Matson on Music
City Arts Fest and Robyn's mature dance pop
Posted by Andrew Matson
Image from Robyn's video for "Who's That Girl"
Swedish pop star Robyn stands out from musical peers like Britney Spears and Katy Perry — who all make digital-confetti club music and empowerment anthems — because her songs are more mature than Britney's club-drug sexcapades or Katy's pass-out parties.
With Robyn's stylish, soulful, electronic dance jams, you don't have to cringe and boogie at the same time.
The short-haired, blond dance machine performs Thursday at the Paramount with Portland electronic group YACHT — headlining the second annual Heineken City Arts Fest thrown by City Arts magazine, an ambitious multi-arts celebration happening at multiple venues Thursday-Saturday, Oct. 20-22. Other big names at the Fest: alt-country star Ryan Adams, Seattle rap group Shabazz Palaces and Pacific Northwest indie rock royalty Built to Spill. But Robyn is the coup, a star whose choreographed stage show deserves KeyArena, but whose music will sound much better in the Paramount.
She broke through anonymously enough with smash 1997 single "Show Me Love," released a year before Britney's "...Baby One More Time." The songs sound similar, with rope-skipping drums and elastic bass from Swedish producer Max Martin, who still works with both artists.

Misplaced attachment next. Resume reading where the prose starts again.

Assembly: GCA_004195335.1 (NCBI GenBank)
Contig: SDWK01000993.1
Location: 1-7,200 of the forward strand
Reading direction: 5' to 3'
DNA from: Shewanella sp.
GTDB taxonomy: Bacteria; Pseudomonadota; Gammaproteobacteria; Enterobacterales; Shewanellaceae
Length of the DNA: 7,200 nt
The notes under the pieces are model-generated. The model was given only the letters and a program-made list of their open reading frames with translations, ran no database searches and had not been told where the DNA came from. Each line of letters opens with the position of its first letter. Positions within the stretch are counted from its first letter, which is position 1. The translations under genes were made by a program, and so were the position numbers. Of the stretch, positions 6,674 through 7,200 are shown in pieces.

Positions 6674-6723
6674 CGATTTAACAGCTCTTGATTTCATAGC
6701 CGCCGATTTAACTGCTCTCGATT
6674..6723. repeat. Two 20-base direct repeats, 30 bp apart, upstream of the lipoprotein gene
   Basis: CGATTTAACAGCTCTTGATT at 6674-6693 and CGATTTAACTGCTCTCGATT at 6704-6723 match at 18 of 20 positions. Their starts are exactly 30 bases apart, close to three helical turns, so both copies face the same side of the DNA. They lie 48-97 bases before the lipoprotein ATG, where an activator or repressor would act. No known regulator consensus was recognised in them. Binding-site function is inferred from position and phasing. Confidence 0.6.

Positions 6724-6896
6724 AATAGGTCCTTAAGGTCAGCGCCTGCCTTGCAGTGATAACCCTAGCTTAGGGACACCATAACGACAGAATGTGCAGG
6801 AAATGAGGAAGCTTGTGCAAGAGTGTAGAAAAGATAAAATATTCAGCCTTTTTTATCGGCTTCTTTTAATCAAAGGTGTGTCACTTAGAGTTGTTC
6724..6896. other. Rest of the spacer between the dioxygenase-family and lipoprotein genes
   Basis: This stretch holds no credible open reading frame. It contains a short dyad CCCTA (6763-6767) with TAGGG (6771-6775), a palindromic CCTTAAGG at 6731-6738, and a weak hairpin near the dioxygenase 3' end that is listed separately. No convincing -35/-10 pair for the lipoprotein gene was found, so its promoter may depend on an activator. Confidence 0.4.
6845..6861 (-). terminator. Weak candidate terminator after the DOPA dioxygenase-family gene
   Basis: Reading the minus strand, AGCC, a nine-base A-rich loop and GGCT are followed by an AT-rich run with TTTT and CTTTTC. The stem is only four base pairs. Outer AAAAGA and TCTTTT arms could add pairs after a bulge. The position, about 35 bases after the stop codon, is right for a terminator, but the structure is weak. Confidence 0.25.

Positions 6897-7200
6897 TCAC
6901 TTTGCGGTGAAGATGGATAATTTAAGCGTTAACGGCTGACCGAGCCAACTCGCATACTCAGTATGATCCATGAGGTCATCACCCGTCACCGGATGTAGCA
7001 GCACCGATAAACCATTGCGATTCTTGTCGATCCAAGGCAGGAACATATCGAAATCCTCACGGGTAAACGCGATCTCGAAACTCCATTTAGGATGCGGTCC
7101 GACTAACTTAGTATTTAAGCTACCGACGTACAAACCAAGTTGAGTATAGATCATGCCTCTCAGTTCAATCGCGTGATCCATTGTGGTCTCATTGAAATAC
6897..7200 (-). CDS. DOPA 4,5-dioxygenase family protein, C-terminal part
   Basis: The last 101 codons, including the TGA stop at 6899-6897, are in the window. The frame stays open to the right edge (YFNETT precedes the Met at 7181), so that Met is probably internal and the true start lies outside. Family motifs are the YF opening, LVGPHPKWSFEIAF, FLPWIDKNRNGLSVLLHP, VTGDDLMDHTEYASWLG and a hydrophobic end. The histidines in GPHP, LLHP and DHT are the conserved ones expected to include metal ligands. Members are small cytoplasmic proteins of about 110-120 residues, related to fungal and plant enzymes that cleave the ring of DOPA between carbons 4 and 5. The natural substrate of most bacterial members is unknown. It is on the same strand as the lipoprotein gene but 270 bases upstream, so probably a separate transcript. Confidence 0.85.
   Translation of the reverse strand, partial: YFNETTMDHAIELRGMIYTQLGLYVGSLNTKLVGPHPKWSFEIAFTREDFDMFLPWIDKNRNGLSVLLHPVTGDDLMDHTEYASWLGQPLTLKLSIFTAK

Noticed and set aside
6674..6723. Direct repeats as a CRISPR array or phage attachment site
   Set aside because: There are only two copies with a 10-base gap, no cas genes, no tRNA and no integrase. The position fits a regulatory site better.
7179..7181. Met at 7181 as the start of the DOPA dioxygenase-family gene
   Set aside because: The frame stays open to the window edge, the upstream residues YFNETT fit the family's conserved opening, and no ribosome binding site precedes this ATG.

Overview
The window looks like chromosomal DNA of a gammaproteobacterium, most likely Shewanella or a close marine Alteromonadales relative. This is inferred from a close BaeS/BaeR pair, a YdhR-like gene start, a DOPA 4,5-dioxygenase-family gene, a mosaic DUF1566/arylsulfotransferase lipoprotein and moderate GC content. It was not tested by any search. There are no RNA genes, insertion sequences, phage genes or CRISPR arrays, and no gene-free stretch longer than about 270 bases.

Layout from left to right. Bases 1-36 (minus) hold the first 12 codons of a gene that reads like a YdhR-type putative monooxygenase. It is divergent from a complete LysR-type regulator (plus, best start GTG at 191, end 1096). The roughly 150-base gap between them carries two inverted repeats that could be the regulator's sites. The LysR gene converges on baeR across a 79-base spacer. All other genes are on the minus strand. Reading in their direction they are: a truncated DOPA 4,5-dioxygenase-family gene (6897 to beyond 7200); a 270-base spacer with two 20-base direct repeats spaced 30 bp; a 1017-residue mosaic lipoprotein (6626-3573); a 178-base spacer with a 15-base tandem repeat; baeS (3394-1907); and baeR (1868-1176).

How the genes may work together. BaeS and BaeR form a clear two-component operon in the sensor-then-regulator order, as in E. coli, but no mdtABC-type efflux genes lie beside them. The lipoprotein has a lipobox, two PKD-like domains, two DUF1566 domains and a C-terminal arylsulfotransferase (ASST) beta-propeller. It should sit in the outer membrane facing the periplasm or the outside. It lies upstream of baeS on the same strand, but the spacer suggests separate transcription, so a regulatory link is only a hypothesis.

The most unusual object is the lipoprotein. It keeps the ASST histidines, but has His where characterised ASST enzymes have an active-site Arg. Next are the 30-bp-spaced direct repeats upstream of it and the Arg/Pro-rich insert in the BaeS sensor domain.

Robyn's vocal take on "Show Me Love," set her apart as a superior singer, comfortable with R&B phrasing in a way Britney wasn't. And where Britney naively used her body to attract interest (not that there's anything wrong with that), Robyn's music and videos to channeled the cool spirit of turn-of-the-millennium Aaliyah and Missy Eliot, American R&B/rap stars who were mainstream and sexy, but also futuristic and weird — and in their lyrics, always warning women against giving it up cheaply.
The same agenda is obvious from the titles of Robyn's first singles: "Show Me Love," "Do You Know (What it Takes)" and "Do You Really Want Me (Show Some Respect)."
In 2005, Robyn began using harder and more humorous feminist language in her music — "One right, one left, that's how I organize 'em," she sings, joking about her breasts, "You know I fill my cups, no need to supersize 'em" — and favoring a slightly darker electronic sound. Thus began the era of Robyn we have today. She hasn't released an album since 2010's excellent "Body Talk" and has no single on the radio, but can tour because she has loyal fans.
Sweating it out on the dance floor or hunched over an elliptical machine is ideal for listening to "Body Talk," which can be a healing experience: beats thump through your spinal cord, lyrics massage your brain with positive messages. If you have an electronic dance music bone in your body, you should listen, because what Robyn says is true: you don't need cosmetic plastic surgery, it's OK to dance on your own — and pop music doesn't have to be stupid.
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